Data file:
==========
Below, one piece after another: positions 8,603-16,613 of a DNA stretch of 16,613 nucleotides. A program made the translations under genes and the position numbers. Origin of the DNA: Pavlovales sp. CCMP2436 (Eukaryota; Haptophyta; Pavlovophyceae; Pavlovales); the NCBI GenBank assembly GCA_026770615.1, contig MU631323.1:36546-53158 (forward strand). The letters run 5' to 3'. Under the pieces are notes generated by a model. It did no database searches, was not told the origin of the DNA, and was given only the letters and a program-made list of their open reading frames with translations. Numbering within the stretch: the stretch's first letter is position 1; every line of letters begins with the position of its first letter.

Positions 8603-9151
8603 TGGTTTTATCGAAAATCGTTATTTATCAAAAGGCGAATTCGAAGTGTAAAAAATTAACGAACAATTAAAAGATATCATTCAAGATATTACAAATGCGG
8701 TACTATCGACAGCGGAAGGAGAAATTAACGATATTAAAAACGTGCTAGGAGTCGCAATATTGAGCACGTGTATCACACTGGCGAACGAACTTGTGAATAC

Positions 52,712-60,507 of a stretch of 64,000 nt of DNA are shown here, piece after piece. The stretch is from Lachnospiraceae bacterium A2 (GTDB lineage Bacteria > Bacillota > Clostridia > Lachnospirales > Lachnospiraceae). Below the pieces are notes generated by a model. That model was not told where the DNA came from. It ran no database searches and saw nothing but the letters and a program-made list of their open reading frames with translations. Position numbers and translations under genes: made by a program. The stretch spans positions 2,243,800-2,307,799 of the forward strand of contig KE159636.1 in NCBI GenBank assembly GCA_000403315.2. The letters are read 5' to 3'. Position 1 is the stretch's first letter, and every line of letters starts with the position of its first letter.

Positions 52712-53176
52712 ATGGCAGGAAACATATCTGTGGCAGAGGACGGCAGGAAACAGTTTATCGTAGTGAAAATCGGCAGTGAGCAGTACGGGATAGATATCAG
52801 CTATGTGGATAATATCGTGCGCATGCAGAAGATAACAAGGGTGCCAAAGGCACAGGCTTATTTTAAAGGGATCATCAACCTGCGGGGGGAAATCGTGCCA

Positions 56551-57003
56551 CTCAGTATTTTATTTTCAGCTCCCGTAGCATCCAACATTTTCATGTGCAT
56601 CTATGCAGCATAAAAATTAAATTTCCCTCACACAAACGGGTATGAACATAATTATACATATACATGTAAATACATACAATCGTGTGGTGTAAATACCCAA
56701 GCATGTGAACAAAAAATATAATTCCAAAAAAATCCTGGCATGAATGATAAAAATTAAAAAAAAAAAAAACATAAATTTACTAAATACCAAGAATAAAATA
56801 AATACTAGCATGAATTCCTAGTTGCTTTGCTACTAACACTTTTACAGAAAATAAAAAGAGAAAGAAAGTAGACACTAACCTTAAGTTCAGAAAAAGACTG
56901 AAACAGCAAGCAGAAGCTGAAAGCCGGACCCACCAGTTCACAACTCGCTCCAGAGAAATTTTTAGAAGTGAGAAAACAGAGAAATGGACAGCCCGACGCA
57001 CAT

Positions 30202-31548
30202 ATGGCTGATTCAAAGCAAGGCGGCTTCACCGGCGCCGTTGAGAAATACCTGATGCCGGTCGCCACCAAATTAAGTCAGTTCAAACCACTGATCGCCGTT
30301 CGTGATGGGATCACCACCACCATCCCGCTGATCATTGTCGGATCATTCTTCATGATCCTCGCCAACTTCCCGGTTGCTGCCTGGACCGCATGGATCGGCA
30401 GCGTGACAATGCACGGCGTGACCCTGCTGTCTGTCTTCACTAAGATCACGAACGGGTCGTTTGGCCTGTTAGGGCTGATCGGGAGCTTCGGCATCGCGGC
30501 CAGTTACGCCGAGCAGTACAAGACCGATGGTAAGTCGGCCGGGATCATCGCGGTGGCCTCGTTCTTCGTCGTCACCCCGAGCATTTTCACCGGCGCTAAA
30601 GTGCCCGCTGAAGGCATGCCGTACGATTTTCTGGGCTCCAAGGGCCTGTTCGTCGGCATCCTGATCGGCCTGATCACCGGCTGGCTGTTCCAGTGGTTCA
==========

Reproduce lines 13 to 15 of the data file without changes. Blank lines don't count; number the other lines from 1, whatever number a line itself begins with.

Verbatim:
56801 AATACTAGCATGAATTCCTAGTTGCTTTGCTACTAACACTTTTACAGAAAATAAAAAGAGAAAGAAAGTAGACACTAACCTTAAGTTCAGAAAAAGACTG
56901 AAACAGCAAGCAGAAGCTGAAAGCCGGACCCACCAGTTCACAACTCGCTCCAGAGAAATTTTTAGAAGTGAGAAAACAGAGAAATGGACAGCCCGACGCA
57001 CAT